Designing a broad-spectrum integrative approach for cancer prevention and treatment.


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Authors
Block, Keith I 
Gyllenhaal, Charlotte 
Lowe, Leroy 
Amedei, Amedeo 
Amin, ARM Ruhul 
Abstract

Targeted therapies and the consequent adoption of "personalized" oncology have achieved notable successes in some cancers; however, significant problems remain with this approach. Many targeted therapies are highly toxic, costs are extremely high, and most patients experience relapse after a few disease-free months. Relapses arise from genetic heterogeneity in tumors, which harbor therapy-resistant immortalized cells that have adopted alternate and compensatory pathways (i.e., pathways that are not reliant upon the same mechanisms as those which have been targeted). To address these limitations, an international task force of 180 scientists was assembled to explore the concept of a low-toxicity "broad-spectrum" therapeutic approach that could simultaneously target many key pathways and mechanisms. Using cancer hallmark phenotypes and the tumor microenvironment to account for the various aspects of relevant cancer biology, interdisciplinary teams reviewed each hallmark area and nominated a wide range of high-priority targets (74 in total) that could be modified to improve patient outcomes. For these targets, corresponding low-toxicity therapeutic approaches were then suggested, many of which were phytochemicals. Proposed actions on each target and all of the approaches were further reviewed for known effects on other hallmark areas and the tumor microenvironment. Potential contrary or procarcinogenic effects were found for 3.9% of the relationships between targets and hallmarks, and mixed evidence of complementary and contrary relationships was found for 7.1%. Approximately 67% of the relationships revealed potentially complementary effects, and the remainder had no known relationship. Among the approaches, 1.1% had contrary, 2.8% had mixed and 62.1% had complementary relationships. These results suggest that a broad-spectrum approach should be feasible from a safety standpoint. This novel approach has potential to be relatively inexpensive, it should help us address stages and types of cancer that lack conventional treatment, and it may reduce relapse risks. A proposed agenda for future research is offered.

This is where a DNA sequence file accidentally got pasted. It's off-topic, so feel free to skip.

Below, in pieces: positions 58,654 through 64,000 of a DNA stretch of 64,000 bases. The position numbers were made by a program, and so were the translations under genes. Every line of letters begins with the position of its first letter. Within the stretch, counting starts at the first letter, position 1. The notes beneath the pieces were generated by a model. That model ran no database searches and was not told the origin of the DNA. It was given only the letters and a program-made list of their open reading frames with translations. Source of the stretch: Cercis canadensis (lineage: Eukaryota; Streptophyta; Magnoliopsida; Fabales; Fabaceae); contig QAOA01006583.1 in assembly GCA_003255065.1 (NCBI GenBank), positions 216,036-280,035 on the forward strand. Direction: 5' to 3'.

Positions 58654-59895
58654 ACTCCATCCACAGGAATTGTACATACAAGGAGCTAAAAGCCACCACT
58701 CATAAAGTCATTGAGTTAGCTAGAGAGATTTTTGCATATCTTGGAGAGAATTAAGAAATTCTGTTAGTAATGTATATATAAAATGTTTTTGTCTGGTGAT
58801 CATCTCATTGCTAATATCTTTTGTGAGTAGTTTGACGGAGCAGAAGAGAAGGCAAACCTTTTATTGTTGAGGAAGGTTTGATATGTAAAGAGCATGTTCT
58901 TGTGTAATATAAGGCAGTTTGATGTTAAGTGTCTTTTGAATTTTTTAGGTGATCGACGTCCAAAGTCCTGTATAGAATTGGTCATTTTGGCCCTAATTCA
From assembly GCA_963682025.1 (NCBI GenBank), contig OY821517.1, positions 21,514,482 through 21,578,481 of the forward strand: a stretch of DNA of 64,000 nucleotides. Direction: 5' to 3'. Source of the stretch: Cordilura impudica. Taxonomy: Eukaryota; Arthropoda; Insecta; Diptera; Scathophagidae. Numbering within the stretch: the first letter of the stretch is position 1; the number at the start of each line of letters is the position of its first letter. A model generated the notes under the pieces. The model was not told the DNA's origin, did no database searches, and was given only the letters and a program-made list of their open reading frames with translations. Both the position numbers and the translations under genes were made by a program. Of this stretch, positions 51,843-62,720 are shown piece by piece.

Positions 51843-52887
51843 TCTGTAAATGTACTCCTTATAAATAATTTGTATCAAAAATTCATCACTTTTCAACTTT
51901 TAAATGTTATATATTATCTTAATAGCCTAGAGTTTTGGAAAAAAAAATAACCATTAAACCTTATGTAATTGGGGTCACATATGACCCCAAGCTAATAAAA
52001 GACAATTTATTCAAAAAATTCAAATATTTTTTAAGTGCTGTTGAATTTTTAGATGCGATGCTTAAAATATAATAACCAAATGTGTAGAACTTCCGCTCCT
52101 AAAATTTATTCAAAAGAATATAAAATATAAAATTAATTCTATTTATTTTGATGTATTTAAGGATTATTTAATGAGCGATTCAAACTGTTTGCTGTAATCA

Description
Keywords
Cancer hallmarks, Integrative medicine, Multi-targeted, Phytochemicals, Targeted therapy, Antineoplastic Agents, Phytogenic, Drug Resistance, Neoplasm, Genetic Heterogeneity, Humans, Molecular Targeted Therapy, Neoplasms, Precision Medicine, Signal Transduction, Tumor Microenvironment
Journal Title
Semin Cancer Biol
Conference Name
Journal ISSN
1044-579X
1096-3650
Volume Title
35
Publisher
Elsevier BV
Sponsorship
Medical Research Council (MC_UU_12022/6)
Medical Research Council (MC_U105663142)
MRC (unknown)
Multiple funders. See acknowledgments within article for details.